Phase one of Palisade Plunge trail opens to the public
GRAND JUNCTION, Colo. – The first phase of the Palisade Plunge, a 32-mile mountain bike trail from the top of the Grand Mesa to the Town of Palisade, is open for public access on Saturday, May 29. Phase two is expected to be complete at the end of July.
The Palisade Plunge trail is the result of a partnership between the Bureau of Land Management, U.S. Forest Service, Mesa County, Town of Palisade, City of Grand Junction, Grand Junction Economic Partnership, Colorado Parks and Wildlife, and the Colorado Plateau Mountain Bike Trail Association.
“The Palisade Plunge exemplifies how a community can come together and create something special for the community and visitors,” stated BLM Grand Junction Field Manager Greg Wolfgang. “This project will have positive impacts to the Grand Valley for generations.”
The phase one section begins on Lands End Road, approximately three miles below the Lands End Observatory and traverses over 17 miles from the forested slopes of the Mesa to a classic desert canyon at Hwy. 6 and the Palisade Rim Trailhead. This section of the Palisade Plunge navigates remote, backcountry terrain with some sections of extreme exposure recommended only for experienced riders.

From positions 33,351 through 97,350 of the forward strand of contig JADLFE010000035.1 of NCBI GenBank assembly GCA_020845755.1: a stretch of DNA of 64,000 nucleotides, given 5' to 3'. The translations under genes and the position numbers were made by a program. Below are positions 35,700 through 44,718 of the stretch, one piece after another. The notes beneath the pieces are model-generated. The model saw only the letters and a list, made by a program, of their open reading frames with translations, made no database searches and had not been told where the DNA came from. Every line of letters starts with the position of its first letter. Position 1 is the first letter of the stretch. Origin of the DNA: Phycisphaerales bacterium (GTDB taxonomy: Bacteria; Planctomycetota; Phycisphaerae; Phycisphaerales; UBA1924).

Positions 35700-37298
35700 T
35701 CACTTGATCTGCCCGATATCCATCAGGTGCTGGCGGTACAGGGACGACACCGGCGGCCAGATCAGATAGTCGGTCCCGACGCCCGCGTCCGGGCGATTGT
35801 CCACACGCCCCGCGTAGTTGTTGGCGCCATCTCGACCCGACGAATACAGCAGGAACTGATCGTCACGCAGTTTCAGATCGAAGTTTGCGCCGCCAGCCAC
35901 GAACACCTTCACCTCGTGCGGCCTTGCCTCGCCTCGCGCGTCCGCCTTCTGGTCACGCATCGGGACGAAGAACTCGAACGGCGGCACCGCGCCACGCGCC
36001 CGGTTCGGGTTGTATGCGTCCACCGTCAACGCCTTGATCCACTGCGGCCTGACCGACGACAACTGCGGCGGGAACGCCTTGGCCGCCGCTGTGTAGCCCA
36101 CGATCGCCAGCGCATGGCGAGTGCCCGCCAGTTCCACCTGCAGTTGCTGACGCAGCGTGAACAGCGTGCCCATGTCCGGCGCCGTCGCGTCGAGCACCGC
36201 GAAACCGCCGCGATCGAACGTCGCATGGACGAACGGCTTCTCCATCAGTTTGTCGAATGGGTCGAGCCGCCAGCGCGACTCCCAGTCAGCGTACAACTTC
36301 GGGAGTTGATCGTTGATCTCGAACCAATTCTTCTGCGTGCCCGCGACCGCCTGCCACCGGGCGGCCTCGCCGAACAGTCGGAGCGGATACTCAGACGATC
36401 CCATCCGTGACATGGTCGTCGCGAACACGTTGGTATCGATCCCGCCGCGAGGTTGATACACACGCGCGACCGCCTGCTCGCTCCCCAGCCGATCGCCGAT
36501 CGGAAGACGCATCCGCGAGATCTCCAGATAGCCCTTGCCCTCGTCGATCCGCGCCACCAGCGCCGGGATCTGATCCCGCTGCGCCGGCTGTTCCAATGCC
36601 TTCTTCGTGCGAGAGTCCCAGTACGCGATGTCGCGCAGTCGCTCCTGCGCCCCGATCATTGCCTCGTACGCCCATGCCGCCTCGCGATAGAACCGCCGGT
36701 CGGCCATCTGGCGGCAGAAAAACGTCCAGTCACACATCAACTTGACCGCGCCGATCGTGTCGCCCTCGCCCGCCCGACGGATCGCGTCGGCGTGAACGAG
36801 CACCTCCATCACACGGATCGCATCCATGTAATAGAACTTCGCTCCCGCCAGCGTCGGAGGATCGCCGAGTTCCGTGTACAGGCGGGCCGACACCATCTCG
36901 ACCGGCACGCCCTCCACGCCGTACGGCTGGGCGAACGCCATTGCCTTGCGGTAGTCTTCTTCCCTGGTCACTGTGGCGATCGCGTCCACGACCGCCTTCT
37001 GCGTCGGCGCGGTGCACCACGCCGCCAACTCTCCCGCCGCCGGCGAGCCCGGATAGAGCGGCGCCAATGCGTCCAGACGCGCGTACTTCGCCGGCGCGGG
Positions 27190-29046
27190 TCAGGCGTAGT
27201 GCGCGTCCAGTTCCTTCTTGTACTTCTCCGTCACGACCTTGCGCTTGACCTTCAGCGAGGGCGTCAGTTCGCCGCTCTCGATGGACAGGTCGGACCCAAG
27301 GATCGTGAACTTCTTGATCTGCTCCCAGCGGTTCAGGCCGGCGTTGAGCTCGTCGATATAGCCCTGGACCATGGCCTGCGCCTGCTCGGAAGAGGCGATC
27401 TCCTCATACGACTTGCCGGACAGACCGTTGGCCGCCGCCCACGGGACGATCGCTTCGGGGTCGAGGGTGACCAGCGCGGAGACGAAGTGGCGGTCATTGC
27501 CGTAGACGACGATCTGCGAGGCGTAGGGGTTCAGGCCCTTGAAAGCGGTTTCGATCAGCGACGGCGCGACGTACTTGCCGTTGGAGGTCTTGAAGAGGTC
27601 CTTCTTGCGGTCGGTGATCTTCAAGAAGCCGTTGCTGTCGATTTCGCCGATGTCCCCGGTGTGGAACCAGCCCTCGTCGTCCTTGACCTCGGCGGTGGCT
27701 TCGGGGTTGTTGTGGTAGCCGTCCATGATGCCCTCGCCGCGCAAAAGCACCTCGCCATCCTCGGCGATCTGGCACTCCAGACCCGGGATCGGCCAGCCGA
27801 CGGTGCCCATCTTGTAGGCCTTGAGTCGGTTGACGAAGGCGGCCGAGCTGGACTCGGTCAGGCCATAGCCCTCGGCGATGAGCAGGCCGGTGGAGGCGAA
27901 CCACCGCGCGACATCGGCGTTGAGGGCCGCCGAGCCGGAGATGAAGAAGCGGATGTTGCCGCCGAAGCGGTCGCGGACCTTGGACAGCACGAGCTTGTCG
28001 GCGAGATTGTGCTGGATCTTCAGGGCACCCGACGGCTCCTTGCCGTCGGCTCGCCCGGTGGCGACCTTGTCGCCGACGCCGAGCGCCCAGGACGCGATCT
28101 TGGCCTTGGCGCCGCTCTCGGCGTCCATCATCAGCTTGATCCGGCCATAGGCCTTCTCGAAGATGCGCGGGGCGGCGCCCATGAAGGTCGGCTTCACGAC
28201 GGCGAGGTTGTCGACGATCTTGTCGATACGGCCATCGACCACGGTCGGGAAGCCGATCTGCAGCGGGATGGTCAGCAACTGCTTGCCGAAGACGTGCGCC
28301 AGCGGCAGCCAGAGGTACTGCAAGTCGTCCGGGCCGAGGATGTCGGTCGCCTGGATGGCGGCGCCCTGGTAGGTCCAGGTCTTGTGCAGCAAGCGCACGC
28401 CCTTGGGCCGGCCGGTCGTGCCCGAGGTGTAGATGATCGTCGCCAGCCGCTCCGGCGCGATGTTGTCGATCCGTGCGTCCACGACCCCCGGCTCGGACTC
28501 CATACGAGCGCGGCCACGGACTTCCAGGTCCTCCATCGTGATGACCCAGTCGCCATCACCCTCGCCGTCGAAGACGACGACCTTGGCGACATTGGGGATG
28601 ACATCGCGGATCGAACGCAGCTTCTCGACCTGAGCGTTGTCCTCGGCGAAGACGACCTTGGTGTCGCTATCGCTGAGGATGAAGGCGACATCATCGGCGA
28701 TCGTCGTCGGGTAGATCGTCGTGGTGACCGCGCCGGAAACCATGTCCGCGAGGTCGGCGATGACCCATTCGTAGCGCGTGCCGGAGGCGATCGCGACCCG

Trail users should use the U.S. Forest Service’s Wild Rose recreation site for parking. The Wild Rose site can only be accessed from the bottom of Lands End Road at US Hwy 50. The gate past Wild Rose will remain locked until snow melt and road conditions on top of the Mesa allow the road to reopen. Please do not block the road. Commercial permits for shuttle service will begin operations on May 29 and use of shuttle services is encouraged to reduce parking congestion.
Trail enthusiasts are encouraged to consider their experience, skills, and preparedness before taking “The Plunge.” Bring plenty of food and water, appropriate clothing, and bike repair supplies.
For up-to-date information on the Palisade Plunge, visit: https://www.blm.gov/office/grand-junction-field-office
This year, we invite everyone to reimagine your public lands as we celebrate 75 years of the BLM’s stewardship and service to the American people. The BLM manages approximately 245 million acres of public land located primarily in 12 Western states, including Alaska. The BLM also administers 700 million acres of sub-surface mineral estate throughout the nation. The agency’s mission is to sustain the health, diversity, and productivity of America’s public lands for the use and enjoyment of present and future generations.